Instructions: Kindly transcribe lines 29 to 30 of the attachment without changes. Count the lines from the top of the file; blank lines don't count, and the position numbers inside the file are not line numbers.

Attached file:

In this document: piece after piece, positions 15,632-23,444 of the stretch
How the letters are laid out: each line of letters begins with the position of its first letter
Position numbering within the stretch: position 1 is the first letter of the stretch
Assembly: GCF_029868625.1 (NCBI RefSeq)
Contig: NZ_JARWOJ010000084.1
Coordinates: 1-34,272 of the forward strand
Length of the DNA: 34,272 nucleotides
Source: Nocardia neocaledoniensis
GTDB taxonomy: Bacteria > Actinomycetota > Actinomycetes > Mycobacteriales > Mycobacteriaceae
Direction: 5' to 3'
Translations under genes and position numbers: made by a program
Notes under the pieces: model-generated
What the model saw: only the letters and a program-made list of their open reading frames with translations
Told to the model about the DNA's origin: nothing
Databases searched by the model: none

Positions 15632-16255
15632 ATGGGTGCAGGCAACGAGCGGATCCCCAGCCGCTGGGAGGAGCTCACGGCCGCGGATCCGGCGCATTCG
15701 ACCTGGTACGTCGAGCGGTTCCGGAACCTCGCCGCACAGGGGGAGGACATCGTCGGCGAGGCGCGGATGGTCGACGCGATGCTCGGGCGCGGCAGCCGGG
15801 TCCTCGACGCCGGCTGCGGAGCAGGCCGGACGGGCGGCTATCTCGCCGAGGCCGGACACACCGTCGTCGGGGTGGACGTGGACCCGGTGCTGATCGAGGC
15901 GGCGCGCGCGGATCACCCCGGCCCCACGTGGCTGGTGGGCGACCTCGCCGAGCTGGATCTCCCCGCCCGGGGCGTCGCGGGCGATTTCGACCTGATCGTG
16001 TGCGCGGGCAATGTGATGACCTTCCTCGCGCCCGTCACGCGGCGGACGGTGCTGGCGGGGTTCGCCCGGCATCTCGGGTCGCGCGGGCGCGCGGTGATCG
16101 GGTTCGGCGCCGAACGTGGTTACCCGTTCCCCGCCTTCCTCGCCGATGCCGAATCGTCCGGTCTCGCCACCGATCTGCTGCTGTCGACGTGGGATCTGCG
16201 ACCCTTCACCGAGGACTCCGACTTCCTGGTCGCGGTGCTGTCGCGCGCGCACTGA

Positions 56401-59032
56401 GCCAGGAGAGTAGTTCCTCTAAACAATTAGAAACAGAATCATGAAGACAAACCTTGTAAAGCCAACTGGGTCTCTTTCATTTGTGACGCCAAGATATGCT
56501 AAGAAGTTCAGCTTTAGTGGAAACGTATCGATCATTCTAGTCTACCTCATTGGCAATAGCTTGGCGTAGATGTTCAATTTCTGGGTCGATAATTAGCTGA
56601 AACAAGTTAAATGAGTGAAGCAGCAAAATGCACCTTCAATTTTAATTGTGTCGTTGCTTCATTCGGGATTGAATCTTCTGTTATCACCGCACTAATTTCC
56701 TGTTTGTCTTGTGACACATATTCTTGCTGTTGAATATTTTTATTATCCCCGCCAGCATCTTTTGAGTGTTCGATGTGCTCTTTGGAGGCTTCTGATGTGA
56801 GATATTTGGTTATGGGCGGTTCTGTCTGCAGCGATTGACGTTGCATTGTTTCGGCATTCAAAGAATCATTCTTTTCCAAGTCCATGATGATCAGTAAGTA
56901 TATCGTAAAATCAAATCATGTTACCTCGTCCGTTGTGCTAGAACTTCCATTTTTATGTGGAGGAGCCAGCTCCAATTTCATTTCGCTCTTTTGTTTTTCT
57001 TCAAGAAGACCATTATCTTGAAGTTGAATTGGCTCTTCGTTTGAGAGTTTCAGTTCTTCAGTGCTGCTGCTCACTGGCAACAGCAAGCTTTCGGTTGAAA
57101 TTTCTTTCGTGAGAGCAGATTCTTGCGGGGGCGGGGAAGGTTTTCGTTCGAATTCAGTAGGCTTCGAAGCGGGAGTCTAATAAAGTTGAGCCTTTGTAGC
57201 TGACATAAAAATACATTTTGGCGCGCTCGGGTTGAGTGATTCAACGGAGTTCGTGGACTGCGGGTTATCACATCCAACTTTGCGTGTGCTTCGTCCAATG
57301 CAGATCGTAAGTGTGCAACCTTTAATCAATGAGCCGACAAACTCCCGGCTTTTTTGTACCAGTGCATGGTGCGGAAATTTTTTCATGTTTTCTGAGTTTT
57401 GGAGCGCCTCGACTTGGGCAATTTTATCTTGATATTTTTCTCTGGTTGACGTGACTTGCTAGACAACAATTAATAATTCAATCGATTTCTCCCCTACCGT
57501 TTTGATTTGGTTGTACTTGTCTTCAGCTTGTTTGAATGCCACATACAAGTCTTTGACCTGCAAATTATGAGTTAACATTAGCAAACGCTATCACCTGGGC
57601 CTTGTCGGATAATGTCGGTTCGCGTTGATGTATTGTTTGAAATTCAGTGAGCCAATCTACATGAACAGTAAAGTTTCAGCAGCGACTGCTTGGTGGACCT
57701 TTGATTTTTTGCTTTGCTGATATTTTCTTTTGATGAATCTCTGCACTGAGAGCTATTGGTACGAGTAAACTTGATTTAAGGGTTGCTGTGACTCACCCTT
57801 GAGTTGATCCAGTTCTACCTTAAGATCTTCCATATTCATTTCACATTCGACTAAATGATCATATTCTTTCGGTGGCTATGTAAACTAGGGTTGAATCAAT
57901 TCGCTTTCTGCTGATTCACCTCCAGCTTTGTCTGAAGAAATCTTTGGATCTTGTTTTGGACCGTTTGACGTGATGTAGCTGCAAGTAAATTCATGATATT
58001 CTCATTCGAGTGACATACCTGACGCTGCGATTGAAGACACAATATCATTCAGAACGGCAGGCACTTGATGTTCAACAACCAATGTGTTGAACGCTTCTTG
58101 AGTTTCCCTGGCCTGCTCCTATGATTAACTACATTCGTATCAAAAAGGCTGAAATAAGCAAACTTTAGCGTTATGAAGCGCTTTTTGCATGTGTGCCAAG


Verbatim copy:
56801 GATATTTGGTTATGGGCGGTTCTGTCTGCAGCGATTGACGTTGCATTGTTTCGGCATTCAAAGAATCATTCTTTTCCAAGTCCATGATGATCAGTAAGTA
56901 TATCGTAAAATCAAATCATGTTACCTCGTCCGTTGTGCTAGAACTTCCATTTTTATGTGGAGGAGCCAGCTCCAATTTCATTTCGCTCTTTTGTTTTTCT